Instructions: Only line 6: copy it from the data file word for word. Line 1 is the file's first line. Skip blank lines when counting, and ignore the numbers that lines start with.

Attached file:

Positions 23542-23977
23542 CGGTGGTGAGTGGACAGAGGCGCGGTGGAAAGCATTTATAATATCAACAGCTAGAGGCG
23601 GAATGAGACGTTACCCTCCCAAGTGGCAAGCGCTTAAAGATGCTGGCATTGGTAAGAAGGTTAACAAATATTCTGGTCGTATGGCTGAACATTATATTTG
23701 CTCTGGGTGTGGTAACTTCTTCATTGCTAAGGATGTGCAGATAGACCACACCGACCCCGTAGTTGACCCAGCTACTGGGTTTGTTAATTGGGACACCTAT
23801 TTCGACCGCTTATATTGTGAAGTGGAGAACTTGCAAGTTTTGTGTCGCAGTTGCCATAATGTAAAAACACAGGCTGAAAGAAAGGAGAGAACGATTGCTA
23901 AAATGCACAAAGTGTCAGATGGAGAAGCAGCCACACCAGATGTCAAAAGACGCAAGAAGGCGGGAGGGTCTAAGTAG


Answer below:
23901 AAATGCACAAAGTGTCAGATGGAGAAGCAGCCACACCAGATGTCAAAAGACGCAAGAAGGCGGGAGGGTCTAAGTAG